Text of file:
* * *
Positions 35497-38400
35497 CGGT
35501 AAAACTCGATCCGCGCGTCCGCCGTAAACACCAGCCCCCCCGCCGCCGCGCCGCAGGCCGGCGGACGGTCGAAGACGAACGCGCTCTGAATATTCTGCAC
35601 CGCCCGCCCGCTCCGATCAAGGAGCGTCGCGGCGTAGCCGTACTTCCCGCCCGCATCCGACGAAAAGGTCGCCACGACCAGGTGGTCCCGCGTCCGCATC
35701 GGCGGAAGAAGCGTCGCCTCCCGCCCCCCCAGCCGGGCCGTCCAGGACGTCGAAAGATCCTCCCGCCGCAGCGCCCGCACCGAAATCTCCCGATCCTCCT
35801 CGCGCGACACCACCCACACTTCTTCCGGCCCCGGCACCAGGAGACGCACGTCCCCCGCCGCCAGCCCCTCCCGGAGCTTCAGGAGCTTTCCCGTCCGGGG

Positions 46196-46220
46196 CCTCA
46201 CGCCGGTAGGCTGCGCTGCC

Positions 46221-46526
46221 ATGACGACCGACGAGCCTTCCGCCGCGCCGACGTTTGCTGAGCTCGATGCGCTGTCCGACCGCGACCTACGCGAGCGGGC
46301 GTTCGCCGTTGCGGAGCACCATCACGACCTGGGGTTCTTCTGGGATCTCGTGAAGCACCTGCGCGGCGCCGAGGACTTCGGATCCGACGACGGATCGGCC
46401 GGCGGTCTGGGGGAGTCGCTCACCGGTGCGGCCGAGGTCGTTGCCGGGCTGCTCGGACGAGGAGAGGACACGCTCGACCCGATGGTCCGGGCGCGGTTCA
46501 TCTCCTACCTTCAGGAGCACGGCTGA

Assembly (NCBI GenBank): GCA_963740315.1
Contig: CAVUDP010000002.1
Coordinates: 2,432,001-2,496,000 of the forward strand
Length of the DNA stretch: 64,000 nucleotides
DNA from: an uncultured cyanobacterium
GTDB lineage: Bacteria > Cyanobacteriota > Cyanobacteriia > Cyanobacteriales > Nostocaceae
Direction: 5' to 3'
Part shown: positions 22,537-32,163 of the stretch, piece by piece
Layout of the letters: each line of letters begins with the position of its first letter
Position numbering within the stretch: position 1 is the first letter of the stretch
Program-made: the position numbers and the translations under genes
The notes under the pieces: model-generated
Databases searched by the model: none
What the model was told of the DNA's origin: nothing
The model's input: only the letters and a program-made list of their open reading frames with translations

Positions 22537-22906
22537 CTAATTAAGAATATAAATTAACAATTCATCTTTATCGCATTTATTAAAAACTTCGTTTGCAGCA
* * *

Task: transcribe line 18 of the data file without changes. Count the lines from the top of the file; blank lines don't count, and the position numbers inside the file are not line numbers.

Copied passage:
Length of the DNA stretch: 64,000 nucleotides